The rapper affirmed in an interview with Forbes Magazine that his campaign was indeed a way to undermine the former Vice President's shot at the White House.
All we needed this year to make things worse, which we didn't think was even possible, was rapper Kanye West's announcement that he's running for President. While the pundits try to move the spotlight away from him, arguing that his candidacy is a ruse that would only lead to the incumbent United States President Donald Trump's re-election, the 'Gold Digger' musician just openly admitted in a Forbes Magazine interview that his run for President was indeed a distraction from Joe Biden—that is, the only man who can save us from the man currently sitting in the White House (bunker).
Good morning! Please don’t vote for Kanye.— DaCosta (@bornonthecoast) August 7, 2020
At the outset, let's recognize one thing: Kanye has no political strategy or real campaign. Unlike his music, his candidacy is ill-composed and lacks relevance to the country's current state of affairs. When confronted with the fact that though he may be "walking to win" in this year's Presidential election, he has no actual chances of appearing on enough ballots to yield 270 electoral votes, he told Randall Lane of Forbes: "I'm not going to argue with you. Jesus is King." If it weren't evident enough before, he's sure got strong parallels to Trump—a fact he won't soon admit. He refused to clarify who was running his political campaign, but, more importantly, whether he had strong or any ties to the Republican Party.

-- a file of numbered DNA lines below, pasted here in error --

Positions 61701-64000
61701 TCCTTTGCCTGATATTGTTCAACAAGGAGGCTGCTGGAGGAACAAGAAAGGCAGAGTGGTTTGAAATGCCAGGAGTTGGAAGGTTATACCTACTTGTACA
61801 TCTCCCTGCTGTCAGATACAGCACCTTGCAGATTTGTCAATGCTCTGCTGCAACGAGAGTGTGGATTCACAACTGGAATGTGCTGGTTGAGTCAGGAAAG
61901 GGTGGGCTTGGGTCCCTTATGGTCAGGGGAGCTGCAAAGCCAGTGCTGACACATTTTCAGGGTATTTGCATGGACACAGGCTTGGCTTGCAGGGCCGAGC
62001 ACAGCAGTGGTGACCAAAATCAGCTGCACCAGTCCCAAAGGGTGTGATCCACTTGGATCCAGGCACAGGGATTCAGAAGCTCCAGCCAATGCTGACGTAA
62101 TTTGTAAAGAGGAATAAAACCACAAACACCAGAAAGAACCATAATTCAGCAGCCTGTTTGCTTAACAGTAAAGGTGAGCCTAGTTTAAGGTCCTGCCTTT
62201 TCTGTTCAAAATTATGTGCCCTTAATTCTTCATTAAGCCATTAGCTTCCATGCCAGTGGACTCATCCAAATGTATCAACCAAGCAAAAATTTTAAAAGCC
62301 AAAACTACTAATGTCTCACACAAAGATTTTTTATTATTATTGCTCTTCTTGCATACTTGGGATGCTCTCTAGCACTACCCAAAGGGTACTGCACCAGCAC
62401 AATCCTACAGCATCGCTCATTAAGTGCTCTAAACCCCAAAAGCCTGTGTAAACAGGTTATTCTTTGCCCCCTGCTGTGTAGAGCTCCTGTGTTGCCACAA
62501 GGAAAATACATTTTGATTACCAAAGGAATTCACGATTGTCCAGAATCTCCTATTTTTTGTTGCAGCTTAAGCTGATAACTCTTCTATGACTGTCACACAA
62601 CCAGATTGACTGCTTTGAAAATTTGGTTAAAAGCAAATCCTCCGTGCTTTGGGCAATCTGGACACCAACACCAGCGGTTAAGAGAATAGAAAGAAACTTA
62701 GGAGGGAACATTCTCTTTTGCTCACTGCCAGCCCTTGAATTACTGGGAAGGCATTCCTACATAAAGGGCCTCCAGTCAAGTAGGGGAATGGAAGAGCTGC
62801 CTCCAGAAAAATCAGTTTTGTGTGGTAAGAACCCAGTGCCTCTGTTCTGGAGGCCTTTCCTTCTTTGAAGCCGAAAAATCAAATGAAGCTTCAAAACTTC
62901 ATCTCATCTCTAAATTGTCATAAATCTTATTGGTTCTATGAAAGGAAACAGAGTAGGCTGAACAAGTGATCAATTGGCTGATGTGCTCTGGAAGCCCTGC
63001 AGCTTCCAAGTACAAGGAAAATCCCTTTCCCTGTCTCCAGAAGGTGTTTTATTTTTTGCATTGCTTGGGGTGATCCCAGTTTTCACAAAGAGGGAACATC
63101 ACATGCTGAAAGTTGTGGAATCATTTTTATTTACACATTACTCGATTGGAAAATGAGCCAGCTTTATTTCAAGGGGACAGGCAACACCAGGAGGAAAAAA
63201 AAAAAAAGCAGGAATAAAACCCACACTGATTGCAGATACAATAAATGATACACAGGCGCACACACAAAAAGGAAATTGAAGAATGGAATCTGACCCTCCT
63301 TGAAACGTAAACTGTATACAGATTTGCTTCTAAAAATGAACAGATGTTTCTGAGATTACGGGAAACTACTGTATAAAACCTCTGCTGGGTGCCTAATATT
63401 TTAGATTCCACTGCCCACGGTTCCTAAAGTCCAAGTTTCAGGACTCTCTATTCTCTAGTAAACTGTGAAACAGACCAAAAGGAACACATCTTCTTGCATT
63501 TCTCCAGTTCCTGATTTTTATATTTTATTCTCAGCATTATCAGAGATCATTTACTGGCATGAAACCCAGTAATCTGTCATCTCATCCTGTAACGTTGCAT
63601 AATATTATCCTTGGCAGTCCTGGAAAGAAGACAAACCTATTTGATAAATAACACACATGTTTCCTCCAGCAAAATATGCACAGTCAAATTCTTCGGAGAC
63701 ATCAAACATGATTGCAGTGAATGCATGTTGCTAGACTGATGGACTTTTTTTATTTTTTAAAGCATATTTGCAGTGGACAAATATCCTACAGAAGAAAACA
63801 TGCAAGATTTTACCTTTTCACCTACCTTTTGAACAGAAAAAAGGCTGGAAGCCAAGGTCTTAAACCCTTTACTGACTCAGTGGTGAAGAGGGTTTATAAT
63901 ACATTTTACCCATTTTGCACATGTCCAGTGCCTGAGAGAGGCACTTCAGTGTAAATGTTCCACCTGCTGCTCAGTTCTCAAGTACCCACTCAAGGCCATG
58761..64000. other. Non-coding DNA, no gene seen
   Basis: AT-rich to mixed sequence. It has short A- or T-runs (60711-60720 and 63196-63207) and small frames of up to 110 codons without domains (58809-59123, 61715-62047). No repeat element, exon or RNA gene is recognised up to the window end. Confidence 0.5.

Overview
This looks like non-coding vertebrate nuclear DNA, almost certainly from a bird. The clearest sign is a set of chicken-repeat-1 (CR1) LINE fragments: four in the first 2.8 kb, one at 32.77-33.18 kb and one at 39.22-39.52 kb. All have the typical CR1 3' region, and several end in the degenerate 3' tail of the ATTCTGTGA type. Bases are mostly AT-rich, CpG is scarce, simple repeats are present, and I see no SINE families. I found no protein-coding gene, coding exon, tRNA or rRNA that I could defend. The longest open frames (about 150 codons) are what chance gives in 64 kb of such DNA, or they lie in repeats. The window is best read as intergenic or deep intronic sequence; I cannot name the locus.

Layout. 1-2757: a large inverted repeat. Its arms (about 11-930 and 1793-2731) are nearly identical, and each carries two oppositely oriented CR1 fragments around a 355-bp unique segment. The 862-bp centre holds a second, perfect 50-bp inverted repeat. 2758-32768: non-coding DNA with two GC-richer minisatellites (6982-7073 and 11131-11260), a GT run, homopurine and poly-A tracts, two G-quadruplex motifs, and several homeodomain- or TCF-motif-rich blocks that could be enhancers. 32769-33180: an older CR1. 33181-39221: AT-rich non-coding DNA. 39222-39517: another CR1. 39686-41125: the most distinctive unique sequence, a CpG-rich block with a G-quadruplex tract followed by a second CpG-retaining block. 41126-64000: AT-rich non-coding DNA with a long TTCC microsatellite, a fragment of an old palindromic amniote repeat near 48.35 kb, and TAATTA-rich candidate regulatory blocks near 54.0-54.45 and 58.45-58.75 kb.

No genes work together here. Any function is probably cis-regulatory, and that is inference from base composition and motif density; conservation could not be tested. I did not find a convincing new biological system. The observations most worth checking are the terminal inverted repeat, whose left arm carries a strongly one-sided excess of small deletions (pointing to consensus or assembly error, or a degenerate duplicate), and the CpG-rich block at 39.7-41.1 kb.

Despite this, he was more than happy to share that he plans to meet with Secretary of Education Betsy DeVos to talk about "the post-[pandemic] curriculum." He added that he is "designing a school within the next month." We're not quite sure who would attend this premier educational institution, to be honest. Meanwhile, President Trump has severed political connections to his would-be competitor but admitted that he fancied him. "I like Kanye very much," he said. "No, I have nothing to do with him getting on the ballot. We'll have to see what happens." Kanye, on the other hand, has flip-flopped like the hottest new summer slides from Adidas regarding his feelings about Trump. At one interview, he claimed, "I am taking the red hat off with this interview... [Trump] looks like one big mess to me. I don’t like that I caught wind that he hid in the bunker.” Then, in another: "Trump is the closest President we’ve had in years to allowing God to still be part of the conversation." God save secularism.
So, Kanye and Trump may not be in cahoots with each other (in public, at least), however, there is one thing we do know. The rapper's Presidential campaign is indeed a direct attack on former Vice President Biden's shot at winning the fast-approaching November elections. Lane argued that Kanye was not only eager to criticize Biden, but "expressed comfort with the idea of doing damage to the former Vice President’s White House chances." "I’m not denying it," Kanye affirmed. "I just told you." Watch out, Mr. Biden—Yeezus is comin' for ya.